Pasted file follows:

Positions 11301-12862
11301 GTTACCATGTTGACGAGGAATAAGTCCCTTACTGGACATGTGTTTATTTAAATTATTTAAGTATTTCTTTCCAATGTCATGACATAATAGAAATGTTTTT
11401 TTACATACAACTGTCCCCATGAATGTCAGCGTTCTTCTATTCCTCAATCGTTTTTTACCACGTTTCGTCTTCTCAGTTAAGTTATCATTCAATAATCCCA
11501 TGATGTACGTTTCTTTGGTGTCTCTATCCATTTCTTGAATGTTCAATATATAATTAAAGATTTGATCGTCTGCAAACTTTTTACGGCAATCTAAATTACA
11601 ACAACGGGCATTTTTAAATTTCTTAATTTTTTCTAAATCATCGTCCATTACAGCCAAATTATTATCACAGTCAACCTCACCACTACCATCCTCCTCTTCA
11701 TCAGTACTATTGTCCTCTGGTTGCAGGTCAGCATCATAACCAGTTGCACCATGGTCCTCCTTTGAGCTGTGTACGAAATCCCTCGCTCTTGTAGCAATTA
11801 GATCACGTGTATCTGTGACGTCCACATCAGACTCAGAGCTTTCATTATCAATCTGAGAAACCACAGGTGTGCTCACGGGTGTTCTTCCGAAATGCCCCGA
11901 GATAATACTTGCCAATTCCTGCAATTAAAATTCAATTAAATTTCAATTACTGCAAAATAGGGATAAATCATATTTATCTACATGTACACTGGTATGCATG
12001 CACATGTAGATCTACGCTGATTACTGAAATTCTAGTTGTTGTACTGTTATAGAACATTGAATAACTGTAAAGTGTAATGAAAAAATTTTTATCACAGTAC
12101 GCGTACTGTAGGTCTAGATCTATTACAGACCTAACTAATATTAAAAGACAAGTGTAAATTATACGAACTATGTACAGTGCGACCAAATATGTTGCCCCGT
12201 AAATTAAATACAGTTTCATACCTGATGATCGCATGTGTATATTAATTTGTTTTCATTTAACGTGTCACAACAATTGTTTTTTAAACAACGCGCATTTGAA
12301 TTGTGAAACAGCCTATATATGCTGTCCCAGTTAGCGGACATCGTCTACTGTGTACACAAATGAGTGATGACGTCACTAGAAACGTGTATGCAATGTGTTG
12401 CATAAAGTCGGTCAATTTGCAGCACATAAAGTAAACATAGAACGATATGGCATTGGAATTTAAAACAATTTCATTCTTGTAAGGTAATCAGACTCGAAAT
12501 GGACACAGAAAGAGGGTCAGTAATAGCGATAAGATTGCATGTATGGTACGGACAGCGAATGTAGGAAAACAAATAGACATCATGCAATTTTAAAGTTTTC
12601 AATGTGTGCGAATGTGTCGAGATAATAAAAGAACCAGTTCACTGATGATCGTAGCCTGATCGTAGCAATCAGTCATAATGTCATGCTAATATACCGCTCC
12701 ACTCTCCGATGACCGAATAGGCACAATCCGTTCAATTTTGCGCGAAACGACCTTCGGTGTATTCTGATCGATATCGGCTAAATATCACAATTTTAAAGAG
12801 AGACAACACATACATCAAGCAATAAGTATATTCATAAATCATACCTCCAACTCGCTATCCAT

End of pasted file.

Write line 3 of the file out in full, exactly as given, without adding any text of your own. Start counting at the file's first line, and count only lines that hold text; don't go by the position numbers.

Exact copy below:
11401 TTACATACAACTGTCCCCATGAATGTCAGCGTTCTTCTATTCCTCAATCGTTTTTTACCACGTTTCGTCTTCTCAGTTAAGTTATCATTCAATAATCCCA